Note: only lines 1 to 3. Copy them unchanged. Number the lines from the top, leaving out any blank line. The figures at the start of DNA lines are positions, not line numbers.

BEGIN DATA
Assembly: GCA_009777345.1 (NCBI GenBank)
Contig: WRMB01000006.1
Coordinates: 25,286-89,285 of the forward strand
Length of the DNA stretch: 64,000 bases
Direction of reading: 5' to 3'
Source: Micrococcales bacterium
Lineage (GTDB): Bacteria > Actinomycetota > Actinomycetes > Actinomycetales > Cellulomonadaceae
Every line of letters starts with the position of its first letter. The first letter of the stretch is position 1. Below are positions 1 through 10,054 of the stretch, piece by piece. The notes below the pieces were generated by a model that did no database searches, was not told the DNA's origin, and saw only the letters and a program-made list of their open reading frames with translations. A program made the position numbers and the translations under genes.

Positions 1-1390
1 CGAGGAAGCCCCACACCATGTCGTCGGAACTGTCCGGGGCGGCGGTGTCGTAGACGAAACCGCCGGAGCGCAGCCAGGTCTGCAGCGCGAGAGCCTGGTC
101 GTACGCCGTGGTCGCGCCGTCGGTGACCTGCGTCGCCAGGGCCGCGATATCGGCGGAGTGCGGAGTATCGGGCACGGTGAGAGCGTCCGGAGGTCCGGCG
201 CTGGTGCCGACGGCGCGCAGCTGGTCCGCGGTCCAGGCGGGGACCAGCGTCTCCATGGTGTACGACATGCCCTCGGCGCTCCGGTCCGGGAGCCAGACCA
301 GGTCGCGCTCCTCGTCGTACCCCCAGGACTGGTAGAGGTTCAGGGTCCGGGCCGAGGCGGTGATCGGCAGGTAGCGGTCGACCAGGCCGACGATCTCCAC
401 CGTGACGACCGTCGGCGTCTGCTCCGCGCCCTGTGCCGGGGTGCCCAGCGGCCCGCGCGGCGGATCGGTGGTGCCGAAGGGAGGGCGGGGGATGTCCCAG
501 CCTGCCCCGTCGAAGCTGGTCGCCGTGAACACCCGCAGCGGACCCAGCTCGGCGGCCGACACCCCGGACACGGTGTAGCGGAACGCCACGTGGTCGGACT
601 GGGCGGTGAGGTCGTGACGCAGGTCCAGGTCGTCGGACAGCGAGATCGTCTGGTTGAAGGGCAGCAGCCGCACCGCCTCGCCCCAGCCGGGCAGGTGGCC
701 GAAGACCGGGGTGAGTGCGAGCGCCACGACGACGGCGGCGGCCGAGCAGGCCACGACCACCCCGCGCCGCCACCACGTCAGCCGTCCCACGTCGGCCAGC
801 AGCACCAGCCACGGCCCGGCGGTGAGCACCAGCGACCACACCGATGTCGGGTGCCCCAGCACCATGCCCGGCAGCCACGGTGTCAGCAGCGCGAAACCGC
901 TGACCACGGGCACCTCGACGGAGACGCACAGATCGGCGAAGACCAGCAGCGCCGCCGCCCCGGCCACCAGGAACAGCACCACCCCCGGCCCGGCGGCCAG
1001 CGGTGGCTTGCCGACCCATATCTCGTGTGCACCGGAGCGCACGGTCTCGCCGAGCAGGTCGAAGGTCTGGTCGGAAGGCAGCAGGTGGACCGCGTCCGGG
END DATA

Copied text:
Assembly: GCA_009777345.1 (NCBI GenBank)
Contig: WRMB01000006.1
Coordinates: 25,286-89,285 of the forward strand